“Trust me, you don’t treat alcoholism by inviting alcoholics to the bar,” Republican county council member Reagan Dunn, who has been public about his own struggles with addiction, said before the vote. “Fifty-six percent of my constituents said they are extremely against these sites. Only 20 percent of people indicated they were open to considering these sites.” Dunn said he was concerned about the county’s liability if users OD and die inside the facility (in almost 15 years, not one person has died at Insite in Vancouver) and worried that the sites would become magnets for heroin dealers. He suggested that Seattle should be a test case for the site, “before we take the show on the road” to suburban areas that don’t have the same capacity to provide treatment and emergency services.
Republicans weren’t the only ones arguing that safe consumption sites should be limited to the state’s largest city. Suburban Democrats like Claudia Balducci (a former Bellevue City Council member) and Dave Upthegrove, who represents South King County, argued that the county would be overstepping its authority if it opened a safe consumption site where residents opposed the idea. “One of the things that always drove us crazy at the city level was when higher levels of government told us what to do at our city,” Balducci said. “I come from a city that has decided this is not what they want in their city. It doesn’t fit the needs or the desires of their community…. [Safe consumption sites] work best in locations where there’s a lot of street drug use,” she added.
Public Defender Association director Lisa Daugaard, who sat on the heroin task force, argues that “it sets a dangerous precedent to withhold funding for health services from residents of towns whose elected officials have ideological problems with those medical strategies. … The health and well-being of people who live in Kirkland and Kent affect that of people in Seattle, and vice versa.”
Larry Gossett, a Seattle Democrat, scoffed at the implication that drug addiction—particularly heroin addiction—is a problem restricted to big cities like Seattle. Noting that, nationally, heroin and opioid addiction is largely a rural and suburban problem, Gossett said, “I do not understand this concept that people who live outside of Seattle and in suburban and rural areas are different than people who live inside of cities.” Council member Rod Dembowski, whose district includes Shoreline, Kirkland, and Woodinville, added, “There is a serious rural crisis going on, with people dying every day, and I don’t think it’s fair to the citizens of my district to say, ‘No, you don’t get to have return on your investment’ if such a facility would serve their needs. … I don’t think the public health of the 2.1 million residents of this county should be decided based on fear.”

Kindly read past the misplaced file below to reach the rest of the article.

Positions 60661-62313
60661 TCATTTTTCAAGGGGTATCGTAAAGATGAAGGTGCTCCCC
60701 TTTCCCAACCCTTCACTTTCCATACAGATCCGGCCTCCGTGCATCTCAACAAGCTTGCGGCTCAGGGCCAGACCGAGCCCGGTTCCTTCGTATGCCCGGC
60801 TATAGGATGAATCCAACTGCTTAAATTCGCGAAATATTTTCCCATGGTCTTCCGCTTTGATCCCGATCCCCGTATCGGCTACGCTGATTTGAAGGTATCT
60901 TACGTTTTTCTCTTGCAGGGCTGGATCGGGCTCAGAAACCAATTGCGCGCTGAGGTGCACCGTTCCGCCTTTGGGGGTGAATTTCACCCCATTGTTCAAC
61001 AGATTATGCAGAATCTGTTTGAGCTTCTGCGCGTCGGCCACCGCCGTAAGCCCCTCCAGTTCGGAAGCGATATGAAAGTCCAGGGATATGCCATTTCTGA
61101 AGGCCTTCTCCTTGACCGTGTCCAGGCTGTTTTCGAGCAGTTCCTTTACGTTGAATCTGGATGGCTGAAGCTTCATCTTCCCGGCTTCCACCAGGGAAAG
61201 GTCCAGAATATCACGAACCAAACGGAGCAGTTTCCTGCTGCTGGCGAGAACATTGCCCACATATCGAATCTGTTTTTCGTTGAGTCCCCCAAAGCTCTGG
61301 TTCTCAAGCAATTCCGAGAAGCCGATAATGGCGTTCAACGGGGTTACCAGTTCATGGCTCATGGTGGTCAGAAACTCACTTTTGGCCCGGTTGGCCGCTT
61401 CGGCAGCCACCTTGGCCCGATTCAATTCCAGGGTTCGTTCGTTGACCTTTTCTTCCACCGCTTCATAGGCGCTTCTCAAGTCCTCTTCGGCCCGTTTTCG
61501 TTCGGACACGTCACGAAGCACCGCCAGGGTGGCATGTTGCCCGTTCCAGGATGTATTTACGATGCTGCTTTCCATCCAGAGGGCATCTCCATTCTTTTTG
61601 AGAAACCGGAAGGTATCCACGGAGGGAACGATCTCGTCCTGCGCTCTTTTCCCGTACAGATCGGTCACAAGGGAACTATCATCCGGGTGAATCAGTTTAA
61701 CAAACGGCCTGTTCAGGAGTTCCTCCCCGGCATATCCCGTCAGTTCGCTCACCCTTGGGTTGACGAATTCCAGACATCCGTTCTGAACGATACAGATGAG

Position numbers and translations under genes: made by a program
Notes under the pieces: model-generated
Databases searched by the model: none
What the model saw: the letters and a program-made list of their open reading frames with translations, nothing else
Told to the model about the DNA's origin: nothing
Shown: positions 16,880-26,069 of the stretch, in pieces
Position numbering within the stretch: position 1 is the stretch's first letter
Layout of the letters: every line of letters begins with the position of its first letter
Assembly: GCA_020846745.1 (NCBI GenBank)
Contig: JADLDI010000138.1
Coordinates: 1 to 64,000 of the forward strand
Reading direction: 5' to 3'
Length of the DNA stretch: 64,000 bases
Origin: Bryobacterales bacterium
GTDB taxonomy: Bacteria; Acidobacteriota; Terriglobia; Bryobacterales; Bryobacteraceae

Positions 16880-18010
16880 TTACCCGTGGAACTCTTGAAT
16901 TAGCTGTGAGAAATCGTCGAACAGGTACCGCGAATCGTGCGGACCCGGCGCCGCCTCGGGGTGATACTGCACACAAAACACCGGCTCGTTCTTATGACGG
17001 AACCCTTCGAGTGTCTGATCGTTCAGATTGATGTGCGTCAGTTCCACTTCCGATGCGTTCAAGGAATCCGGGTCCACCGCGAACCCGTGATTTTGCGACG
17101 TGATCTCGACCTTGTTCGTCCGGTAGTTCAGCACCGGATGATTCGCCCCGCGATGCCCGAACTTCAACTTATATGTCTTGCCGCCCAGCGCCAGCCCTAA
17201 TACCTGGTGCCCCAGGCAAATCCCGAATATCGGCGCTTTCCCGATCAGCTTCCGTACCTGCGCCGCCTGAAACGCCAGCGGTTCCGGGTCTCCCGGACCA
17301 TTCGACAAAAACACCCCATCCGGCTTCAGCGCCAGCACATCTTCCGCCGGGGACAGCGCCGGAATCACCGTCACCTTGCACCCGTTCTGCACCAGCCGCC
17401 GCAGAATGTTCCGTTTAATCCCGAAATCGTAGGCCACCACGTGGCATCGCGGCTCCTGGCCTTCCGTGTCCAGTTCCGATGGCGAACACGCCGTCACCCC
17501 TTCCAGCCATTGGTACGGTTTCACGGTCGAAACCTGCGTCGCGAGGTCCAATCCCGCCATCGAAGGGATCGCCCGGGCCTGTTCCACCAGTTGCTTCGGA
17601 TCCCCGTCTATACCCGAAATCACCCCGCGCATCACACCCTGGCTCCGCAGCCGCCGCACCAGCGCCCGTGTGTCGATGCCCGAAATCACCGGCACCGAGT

On the phone last week, Balducci defended her vote, arguing that the budget amendment is a temporary pause, not a permanent spending prohibition. “We haven’t yet done the work that we need to do at the council to understand the proposal, the benefits, or the criteria for when and where these [safe consumption sites] make sense,” she said. “We have to do a little more background work and figure out, what are these [safe consumption] sites and who do they serve.” Balducci also suggested that a huge debate about safe consumption sites could blow up her ongoing efforts to establish the first permanent men’s shelter on the Eastside in Bellevue. “We are facing a really tremendous backlash about that, and one aspect of the opponents’ position is that this is just the camel’s nose under the tent and they’re going to legalize heroin next and [addicts] are going to be out in all the neighborhoods.”
Of course, they’re already there.
Daugaard, who still holds out hope that the council could reverse its decision during the ongoing budget process, says that if they don’t, “it will be very difficult to keep the promise that the heroin task force made to neighborhood leaders in Seattle: that Seattle would not be left alone to respond to this need, which is fundamentally unfair given the widespread use of heroin and opiates throughout the county. Waiting until 2019 to move forward inevitably will mean avoidable overdose deaths, and no solution to drug use in unsupervised public sites like bathrooms and parks. Hopefully we all can agree that the status quo is unacceptable. Waiting is not a plan.”
If you enjoy the work I do here at The C Is for Crank, please considerbecoming a sustaining supporter of the site! For just $5, $10, or $20 a month (or whatever you can give), you can help keep this site going, and help me continue to dedicate the many hours it takes to bring you stories like this one every week. This site is funded entirely by contributions from readers, which pay for the substantial time I put into reporting and writing for this blog and on social media, as well as costs like transportation, phone bills, electronics, website maintenance, and other expenses associated with my reporting. Thank you for reading, and I’m truly grateful for your support.